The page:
The Kosciusko Police Department will receive new, advanced body cameras soon. Kosciusko Police Chief Chris Wray requested approval to purchase Axon Body 2 cameras, explaining the need to update the equipment before the Board of Aldermen at their most recent meeting.
Wray said the current body cameras used by officers are starting to break and wear out. He said the department recently contacted the company that issued the current cameras nearly 15 years ago, and they no longer manufacture that model or part for them.
“They told us that we could send them the cameras and they might be able to piece together parts from all the cameras to get those cameras working. It was going to be quite expensive to do that — a couple hundred dollars per camera — and at the rate that they're breaking, I don't think it's a good idea to pour money into cameras that we can't fix or get more of,” Wray told the aldermen. “The software is just outdated on them. So, we’re at a point where it’s time to update our camera systems.”
Wray said the department contacted Axon, a company specializing in smart weapons, body cameras, and software for law enforcement.
“For law enforcement, from my understanding, this is like the iPhone of body cameras. This is what everybody has gone to. Now, they have the Axon Body 2 cameras and the Axon Body 3 cameras for purchase,” said Wray.
Wray then explained differences in the Axon Body 2 and Axon Body 3 cameras. Video from the Axon Body 3 cameras would be stored away from the department, uploaded to an online cloud server. For five years of service and 22 cameras, the Axon Body 3 cameras would cost $100,000 in total.
The Axon Body 2 cameras are almost the same as the 3s, according to Wray, but videos would be uploaded and stored on a server that currently exists at the police department. The cameras would also come with a one-year warranty. The total cost of this system of 22 cameras would be significantly lower, $16,082.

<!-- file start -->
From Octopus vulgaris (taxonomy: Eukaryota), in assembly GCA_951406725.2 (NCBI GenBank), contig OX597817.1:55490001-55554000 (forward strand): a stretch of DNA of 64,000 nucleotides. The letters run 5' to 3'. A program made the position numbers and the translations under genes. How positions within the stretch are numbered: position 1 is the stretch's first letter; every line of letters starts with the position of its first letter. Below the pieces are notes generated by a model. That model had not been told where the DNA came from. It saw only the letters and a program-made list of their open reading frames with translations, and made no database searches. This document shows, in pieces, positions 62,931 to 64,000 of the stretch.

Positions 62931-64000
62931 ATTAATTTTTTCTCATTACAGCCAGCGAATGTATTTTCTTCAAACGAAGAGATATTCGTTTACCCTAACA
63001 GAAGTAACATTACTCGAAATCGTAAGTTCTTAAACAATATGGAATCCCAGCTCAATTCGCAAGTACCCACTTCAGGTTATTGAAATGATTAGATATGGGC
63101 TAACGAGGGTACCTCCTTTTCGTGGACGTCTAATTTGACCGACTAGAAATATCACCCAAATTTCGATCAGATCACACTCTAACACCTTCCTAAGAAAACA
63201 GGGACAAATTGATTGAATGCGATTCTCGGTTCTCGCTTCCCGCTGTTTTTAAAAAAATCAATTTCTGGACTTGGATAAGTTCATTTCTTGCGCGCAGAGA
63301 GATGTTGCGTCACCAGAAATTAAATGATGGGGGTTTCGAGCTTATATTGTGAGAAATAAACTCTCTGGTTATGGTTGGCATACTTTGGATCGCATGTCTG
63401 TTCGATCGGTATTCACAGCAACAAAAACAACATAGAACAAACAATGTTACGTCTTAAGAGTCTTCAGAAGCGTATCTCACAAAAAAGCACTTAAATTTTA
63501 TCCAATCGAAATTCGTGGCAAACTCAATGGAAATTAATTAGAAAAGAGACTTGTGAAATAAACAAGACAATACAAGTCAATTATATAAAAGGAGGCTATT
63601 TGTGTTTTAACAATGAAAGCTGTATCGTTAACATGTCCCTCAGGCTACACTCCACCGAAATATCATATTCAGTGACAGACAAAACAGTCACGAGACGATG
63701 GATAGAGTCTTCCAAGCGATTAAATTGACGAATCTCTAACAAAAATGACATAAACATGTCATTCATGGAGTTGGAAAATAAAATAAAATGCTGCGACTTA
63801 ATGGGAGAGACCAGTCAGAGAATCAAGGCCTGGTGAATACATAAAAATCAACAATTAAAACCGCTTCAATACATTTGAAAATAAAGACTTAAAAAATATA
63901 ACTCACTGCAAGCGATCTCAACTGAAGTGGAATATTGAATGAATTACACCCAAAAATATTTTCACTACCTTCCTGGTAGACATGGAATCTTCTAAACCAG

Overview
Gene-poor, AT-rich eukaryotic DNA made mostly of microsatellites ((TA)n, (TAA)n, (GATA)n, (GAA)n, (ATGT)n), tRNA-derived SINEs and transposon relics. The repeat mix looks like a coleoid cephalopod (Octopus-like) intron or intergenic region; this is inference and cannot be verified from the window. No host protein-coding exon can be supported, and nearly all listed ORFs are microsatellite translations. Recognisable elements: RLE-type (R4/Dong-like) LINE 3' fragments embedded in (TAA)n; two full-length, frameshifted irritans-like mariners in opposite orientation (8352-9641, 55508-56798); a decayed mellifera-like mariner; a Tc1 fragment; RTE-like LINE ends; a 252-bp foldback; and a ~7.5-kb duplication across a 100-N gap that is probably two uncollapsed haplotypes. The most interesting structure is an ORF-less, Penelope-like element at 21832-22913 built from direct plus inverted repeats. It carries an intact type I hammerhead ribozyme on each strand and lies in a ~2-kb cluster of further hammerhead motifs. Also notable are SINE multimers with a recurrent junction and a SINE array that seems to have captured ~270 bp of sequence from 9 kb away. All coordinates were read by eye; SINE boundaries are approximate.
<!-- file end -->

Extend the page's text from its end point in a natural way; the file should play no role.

According to Wray, the cameras are durable, film in high definition, and record at all times. They also have a longer battery life than the cameras currently in use, he said.
“When you reach up and push the button, it will actually kick back 30 or 60 seconds. So, if I'm standing here talking to you, and something goes on, I can actually turn on the camera, and it'll go back 60 seconds, and you actually have video 60 seconds before you ever touch the camera,” said Wray. “They (Axon) have advised me that from the point of sale, they guarantee that the cameras will not be outdated or done away with at least in the next five years. It will include all the mantles and everything that we need to hook these cameras up at the department.”
Wray said after consulting with City Clerk Michelle Quesnot, he learned the city’s forfeiture fund — money seized from proceeds of criminal activity — is estimated to have around $32,000 in it at the time. He requested approval to spend $16,082 of those monies to purchase the new equipment.
“I'd like permission to go ahead and dip into that forfeiture fund and purchase the Axon 2 cameras now, so that we can go ahead and get cameras and get running,” he told the board. “We've got to do something now that our cameras are breaking on us. We've hired a couple officers. If we hire another officer, we won't have a body cam for him. We'll have to take a body camera from another officer and give it to that officer. So, I'd like approval to spend that $16,000 to get Axon 2s now.”
Mayor Tim Kyle said the cameras would be an asset that keeps everyone honest and gives the city protection if a lawsuit were to arise.
“These cameras are totally necessary. It will keep the city out of a lot of trouble,” said Kyle. “It keeps the officer honest, keeps the public honest, and it's just great for everybody. If you ever get into any kind of lawsuit or anything, that’s the first thing they're going to ask for — they want to see video.”
Ward One Alderman James Culpepper made the motion to purchase the Axon Body 2 cameras using monies from the forfeiture fund. The motion was seconded by Alderman-at-Large Earl Price and passed with a unanimous vote of the board.